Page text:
Next Article in Journal
Multimorbidity among Two Million Adults in China
Next Article in Special Issue
Inadequate Knowledge, Attitude and Practices about Second-Hand Smoke among Non-Smoking Pregnant Women in Urban Vietnam: The Need for Health Literacy Reinforcement
Previous Article in Journal
Trend in the Prevalence of Non-Daily Smoking and Their Relationship with Mental Health Using the Korea Health and Nutrition Examination Survey
Previous Article in Special Issue
Exposure to Tobacco, Environmental Tobacco Smoke and Nicotine in Pregnancy: A Pragmatic Overview of Reviews of Maternal and Child Outcomes, Effectiveness of Interventions and Barriers and Facilitators to Quitting
Open AccessArticle

Parental Perceptions of Children’s Exposure to Tobacco Smoke and Parental Smoking Behaviour

1
Department of Health Promotion, School of Public Health, Sackler Faculty of Medicine, Tel Aviv University, Ramat Aviv, Tel Aviv 6997801, Israel
2
Department of Statistics, Hebrew University, Mount Scopus, Jerusalem 9190501, Israel
3
School of Psychological Sciences, Gershon H. Gordon Faculty of Social Sciences, Tel Aviv University, Ramat Aviv, Tel Aviv 6997801, Israel
*
Author to whom correspondence should be addressed.
Int. J. Environ. Res. Public Health 2020, 17(10), 3397; https://doi.org/10.3390/ijerph17103397
Received: 27 March 2020 / Revised: 27 April 2020 / Accepted: 11 May 2020 / Published: 13 May 2020
Around 40% of children are exposed to tobacco smoke, increasing their risk of poor health. Previous research has demonstrated misunderstanding among smoking parents regarding children’s exposure. The parental perceptions of exposure (PPE) measure uses visual and textual vignettes to assess awareness of exposure to smoke. The study aimed to determine whether PPE is related to biochemical and reported measures of exposure in children with smoking parents. Families with at least one smoking parent and a child ≤ age 8 were recruited. In total, 82 parents completed the PPE questionnaire, which was assessed on a scale of 1–7 with higher scores denoting a broader perception of exposure. Parents provided a sample of their child’s hair and a self-report of parental smoking habits. Parents who reported smoking away from home had higher PPE ratings than parents who smoke in and around the home (p = 0.026), constituting a medium effect size. PPE corresponded with home smoking frequency, with rare or no home exposure associated with higher PPE scores compared to daily or weekly exposure (p < 0.001). PPE was not significantly related to hair nicotine but was a significant explanatory factor for home smoking location. PPE was significantly associated with parental smoking behaviour, including location and frequency. High PPE was associated with lower exposure according to parental report. This implies that parental understanding of exposure affects protective behaviour and constitutes a potential target for intervention to help protect children. View Full-Text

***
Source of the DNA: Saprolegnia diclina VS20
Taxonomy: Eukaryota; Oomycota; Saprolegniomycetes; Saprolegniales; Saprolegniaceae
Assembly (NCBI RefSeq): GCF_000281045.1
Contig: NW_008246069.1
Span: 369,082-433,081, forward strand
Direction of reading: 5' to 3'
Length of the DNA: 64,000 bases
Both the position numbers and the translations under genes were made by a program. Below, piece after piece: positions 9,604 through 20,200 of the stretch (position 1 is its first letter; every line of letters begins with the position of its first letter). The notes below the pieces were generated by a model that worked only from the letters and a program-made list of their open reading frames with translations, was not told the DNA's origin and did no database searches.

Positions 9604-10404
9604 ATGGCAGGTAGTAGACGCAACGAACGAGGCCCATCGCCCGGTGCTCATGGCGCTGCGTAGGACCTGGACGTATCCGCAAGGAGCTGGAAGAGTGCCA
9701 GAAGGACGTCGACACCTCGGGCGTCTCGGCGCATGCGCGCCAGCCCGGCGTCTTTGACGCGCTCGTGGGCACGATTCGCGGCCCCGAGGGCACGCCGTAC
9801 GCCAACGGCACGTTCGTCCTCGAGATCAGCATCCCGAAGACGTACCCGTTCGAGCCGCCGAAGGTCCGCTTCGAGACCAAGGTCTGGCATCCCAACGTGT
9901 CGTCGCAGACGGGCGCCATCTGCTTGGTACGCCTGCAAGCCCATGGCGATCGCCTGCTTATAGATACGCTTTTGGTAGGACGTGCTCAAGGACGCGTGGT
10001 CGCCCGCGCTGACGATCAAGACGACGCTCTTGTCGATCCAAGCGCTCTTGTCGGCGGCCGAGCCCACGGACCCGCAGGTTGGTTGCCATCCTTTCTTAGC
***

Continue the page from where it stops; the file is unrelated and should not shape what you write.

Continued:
Keywords: tobacco smoke exposure; children; smoking behaviour; perceptions; parents tobacco smoke exposure; children; smoking behaviour; perceptions; parents
Show Figures

Figure 1

MDPI and ACS Style

Myers, V.; Rosen, L.J.; Zucker, D.M.; Shiloh, S. Parental Perceptions of Children’s Exposure to Tobacco Smoke and Parental Smoking Behaviour. Int. J. Environ. Res. Public Health 2020, 17, 3397.

Show more citation formats Show less citations formats
Note that from the first issue of 2016, MDPI journals use article numbers instead of page numbers. See further details here.

Article Access Map by Country/Region

1
Search more from Scilit
 
Search
Back to TopTop